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VOL. 129 | NO. 220 | Tuesday, November 11, 2014

Ridesharing Could Get City OK

By Amos Maki

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Legislation making its way through the Memphis City Council would allow transportation network companies such as Lyft and Uber to operate under the law.

Legislation moving through the Memphis City Council would regulate transportation network companies like Lyft and Uber.

(Lyft)

Regulatory issues surrounding the services, which spread quickly across the country and sometimes violated dated municipal transportation policies, arose earlier this year.

The city sent Uber and Lyft, which both began operating in Memphis this year, cease-and-desist letters in July, saying the app-based services were skirting city laws that require inspections, background checks on drivers, and fees, which Uber and Lyft do not pay.

But an ordinance sponsored by City Council members Kemp Conrad and Myron Lowery paves the way for the companies to be regulated locally and operate legally.

“It creates a new class of transportation network companies and sets forth pretty reasonable guidelines to bring them into compliance so they can operate in the city,” said Conrad.

On Facebook, Lyft is urging people to contact council members, saying the council is close “to voting on a new law for apps like Lyft, but special interests are trying to derail the process.” Lyft did not specify who the “special interests” are.

The ordinance is awaiting a third and final reading before the council, but will be delayed until a revamped taxi ordinance is brought forward.

“We’re also revisiting the taxi ordinance, which is pretty outdated,” said Conrad. “We want to have a policy that allows these transportation providers to operate, but we don’t want to have undue burdens on taxis either.”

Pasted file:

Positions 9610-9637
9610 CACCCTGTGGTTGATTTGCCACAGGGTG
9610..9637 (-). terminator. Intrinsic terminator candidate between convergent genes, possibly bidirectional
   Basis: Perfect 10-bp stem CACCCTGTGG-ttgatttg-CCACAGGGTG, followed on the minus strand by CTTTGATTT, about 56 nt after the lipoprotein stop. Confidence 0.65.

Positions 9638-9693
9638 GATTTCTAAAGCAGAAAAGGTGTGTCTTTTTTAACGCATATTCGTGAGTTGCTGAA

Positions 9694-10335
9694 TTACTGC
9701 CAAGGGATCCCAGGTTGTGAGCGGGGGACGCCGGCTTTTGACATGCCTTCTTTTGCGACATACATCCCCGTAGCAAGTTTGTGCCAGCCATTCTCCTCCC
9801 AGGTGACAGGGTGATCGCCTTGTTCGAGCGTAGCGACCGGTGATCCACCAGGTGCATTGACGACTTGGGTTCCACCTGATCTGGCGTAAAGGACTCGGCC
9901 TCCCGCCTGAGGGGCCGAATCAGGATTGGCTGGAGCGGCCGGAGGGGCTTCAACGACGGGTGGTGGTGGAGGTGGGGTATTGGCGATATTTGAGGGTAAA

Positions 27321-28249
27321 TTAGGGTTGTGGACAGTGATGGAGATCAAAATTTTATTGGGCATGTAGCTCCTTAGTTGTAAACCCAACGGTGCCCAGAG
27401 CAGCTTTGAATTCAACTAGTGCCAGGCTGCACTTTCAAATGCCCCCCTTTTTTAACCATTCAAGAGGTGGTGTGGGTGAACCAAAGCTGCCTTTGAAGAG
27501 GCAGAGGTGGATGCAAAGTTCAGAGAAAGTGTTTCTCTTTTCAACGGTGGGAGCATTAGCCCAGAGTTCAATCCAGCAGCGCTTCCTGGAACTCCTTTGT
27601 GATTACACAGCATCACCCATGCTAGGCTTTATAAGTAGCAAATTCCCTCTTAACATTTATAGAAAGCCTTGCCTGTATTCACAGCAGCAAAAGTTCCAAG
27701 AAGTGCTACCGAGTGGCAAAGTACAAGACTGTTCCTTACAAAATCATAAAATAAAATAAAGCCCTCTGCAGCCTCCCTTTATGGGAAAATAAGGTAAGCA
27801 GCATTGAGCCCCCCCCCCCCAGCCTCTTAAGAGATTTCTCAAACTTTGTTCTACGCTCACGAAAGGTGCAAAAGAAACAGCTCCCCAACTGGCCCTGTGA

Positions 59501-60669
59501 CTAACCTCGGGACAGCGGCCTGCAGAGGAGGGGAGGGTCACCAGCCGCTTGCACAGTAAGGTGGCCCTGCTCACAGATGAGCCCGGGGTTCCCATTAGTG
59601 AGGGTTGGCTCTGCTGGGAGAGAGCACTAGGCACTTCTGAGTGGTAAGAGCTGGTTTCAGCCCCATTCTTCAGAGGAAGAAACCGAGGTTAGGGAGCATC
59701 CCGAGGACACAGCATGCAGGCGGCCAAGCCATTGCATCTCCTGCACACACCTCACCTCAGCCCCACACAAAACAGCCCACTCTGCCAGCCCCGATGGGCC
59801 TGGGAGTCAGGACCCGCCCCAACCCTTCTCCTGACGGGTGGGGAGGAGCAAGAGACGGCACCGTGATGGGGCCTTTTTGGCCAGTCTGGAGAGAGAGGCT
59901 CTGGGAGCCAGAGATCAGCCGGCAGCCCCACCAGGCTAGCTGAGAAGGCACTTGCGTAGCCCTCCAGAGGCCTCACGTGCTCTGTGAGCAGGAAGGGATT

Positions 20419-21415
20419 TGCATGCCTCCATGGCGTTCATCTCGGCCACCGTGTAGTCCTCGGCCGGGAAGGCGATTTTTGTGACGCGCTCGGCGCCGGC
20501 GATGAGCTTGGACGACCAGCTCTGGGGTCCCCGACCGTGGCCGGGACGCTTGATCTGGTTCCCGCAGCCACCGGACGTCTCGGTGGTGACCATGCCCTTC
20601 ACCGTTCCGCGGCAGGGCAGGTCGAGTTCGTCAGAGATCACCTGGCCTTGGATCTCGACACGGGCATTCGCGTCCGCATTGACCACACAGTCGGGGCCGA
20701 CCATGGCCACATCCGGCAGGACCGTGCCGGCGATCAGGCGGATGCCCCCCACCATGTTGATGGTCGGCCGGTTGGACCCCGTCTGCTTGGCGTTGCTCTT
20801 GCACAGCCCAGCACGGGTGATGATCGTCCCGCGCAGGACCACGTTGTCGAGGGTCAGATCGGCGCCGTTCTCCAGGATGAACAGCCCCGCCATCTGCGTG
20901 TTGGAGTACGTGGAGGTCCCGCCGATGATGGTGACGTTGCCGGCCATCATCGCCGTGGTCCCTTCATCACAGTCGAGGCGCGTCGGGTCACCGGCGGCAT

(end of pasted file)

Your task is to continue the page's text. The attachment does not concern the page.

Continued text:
Lyft and Uber, both based in San Francisco, are ridesharing services people access with their smartphones. When someone wants a ride from one of the companies, they pull up a mobile app and request one. They’ll be matched with a driver from the area, and once the ride is over, the app charges payment from the user’s credit card, so no cash is involved. The payments to drivers are described as “donations” rather than fares. Drivers act as independent contractors and share revenues with the companies.

They compete with taxi services and other ride-for-hire businesses, touting their supposed lower rates and friendly policies such as allowing passengers to ride in the front seat.

Locally and nationally, taxi companies have complained loudly about the services, saying they provide a similar service to taxis without all the regulatory burdens.

Drivers with those businesses undergo criminal background checks and motor vehicle record checks that are provided to the city, and the companies are required to carry commercial automobile liability insurance. With taxis, the city can even require random drug screenings of drivers. Those businesses or their employees also pay fees to the city for their permits, while services like Lyft and Uber do not.

Ham Smythe IV, president of Yellow Cab and Checker Cab, said he opposes the proposed legislation in its current form and he wants uniform policies for taxis and companies like Lyft and Uber.

“We believe this legislation should not be allowed to go forward without a comprehensive look at all vehicle for hire legislation,” said Smythe. “We would like to operate under the same rules or they need to operate under our rules. It should be a level playing field and we’ll take either end of that deal.”

The new city ordinance requires companies like Lyft and Uber to maintain primary insurance coverage of at least $1 million and uninsured/underinsured motorist coverage of at least $1 million while they transport passengers. The companies would have to pay $10,000 annually for a city permit and conduct, or have a third party conduct, background checks on drivers and vehicle inspections.

Memphis is far from alone in terms of determining how to handle companies like Uber and Lyft. The companies emerged and spread quickly from city to city, leaving governments, transportation commissions and regulators across the nation scrambling to play catchup.

Conrad said allowing the companies to operate provides more transportation options for residents while allowing drivers to earn some cash.

“To me, this is about econ empowerment,” said Conrad. “Economic growth is directly linked to transportation options and it also provides a way for Memphians to earn money by driving fellow citizens around.”

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